If you squint hard at the data, US broadband doesn't suck so hard after all (insists cable lobby group)
In Chattanooga, the broadband is so fast you can see it with your bare eyes
When it comes to broadband speeds, the US is an embarrassment. We all know that, right? The broadband titans of the world are Hong Kong, South Korea, and Japan, with Latvia and Romania rounding out the top five. The US doesn't even make the top ten, clocking in only at number 14.
Looking at the data, however, it becomes clear that the top countries for broadband as measured by average peak connection speeds are small and densely populated, so big old USA hardly stands a chance. No, I wasn't clever enough to figure that out for myself. That's a contention put forward by a new online magazine called The Connectivist, created by the National Cable & Telecommunications Association ostensibly to cover technology, Web culture, and TV.
The Connectivist has shown that when US states are considered separately and compared alongside other countries, then the US doesn't do so badly after all. Of course, keep in mind this is pretty basic propaganda: the National Cable & Telecommunications Association – whose members include Time Warner and Comcast – have a vested interest in convincing Americans that they don't need faster Internet. In fact, just the other day, Time Warner's CFO recently made the ridiculous claim that there's no consumer demand for gigabit Internet.
So which states, according to The Connectivist's infographic and data from Akamai, compare best against the rest of the world? Well, if they were treated as countries, the District of Columbia would come in third, behind Hong Kong and South Korea, Delaware and Vermont would be five and six, and New Hampshire, Massachusetts, Virginia, Connecticut, Rhode Island, New York, and Utah would fill spots nine through 12.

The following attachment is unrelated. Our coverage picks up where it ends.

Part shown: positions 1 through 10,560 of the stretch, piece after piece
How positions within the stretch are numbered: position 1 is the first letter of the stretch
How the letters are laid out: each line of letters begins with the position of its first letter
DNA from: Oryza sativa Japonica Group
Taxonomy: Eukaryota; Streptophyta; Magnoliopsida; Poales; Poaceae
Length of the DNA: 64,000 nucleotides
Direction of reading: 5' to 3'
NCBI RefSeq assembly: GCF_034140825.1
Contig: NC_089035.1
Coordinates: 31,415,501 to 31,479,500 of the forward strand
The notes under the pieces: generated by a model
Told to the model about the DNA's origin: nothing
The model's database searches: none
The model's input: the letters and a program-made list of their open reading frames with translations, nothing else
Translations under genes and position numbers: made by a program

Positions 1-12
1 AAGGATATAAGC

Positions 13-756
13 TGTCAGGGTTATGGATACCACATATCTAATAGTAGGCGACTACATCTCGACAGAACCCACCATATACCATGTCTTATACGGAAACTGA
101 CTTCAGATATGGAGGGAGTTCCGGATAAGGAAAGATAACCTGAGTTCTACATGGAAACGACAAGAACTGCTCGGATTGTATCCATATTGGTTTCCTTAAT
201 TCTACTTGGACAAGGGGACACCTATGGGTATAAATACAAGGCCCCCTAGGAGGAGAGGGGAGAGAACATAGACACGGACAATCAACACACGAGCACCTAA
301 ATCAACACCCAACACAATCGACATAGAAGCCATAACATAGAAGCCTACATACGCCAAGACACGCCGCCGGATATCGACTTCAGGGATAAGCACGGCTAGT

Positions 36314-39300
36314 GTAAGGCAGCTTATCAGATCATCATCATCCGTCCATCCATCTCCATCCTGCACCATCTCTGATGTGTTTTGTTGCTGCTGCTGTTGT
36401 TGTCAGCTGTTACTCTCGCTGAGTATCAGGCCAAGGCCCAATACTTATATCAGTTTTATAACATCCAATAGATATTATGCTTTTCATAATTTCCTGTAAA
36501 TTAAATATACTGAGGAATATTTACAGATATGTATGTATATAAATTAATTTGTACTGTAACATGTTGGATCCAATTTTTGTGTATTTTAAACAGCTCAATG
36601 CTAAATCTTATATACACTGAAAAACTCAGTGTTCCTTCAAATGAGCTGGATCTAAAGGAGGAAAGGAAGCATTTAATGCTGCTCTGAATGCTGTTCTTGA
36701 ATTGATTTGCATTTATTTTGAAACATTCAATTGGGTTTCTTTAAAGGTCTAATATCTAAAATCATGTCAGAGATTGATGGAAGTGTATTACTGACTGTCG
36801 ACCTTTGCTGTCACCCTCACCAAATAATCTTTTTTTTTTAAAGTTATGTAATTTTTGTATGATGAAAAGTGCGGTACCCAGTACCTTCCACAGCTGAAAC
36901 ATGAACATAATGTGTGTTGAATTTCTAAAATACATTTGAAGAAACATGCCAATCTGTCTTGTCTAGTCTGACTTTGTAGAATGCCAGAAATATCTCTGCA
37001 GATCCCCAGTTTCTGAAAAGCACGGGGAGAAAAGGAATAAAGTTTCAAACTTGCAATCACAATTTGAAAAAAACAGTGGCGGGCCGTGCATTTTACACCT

I think you can all join me in chanting, "USA! USA!"
Except there are a few glaring exceptions in this view of the world's broadband speeds – most notably, the 40 other states in the US, which drag down the national average significantly. Also, California, home to Silicon Valley and hub of innovation, is nowhere to be seen on this list. And the good people at the NCTA make no mention of Kansas City, KS, Chattanooga, TN, or Lafayette, LA, all of which are gigabit cities hooked up to Internet connections that are about 100 times as fast as any offered by Time Warner or Comcast.
So don't let this pretty chart below go to your head, America.
Unless you're living in Delaware – in which case, go wild.
Broadband as measured by average peak connection speeds.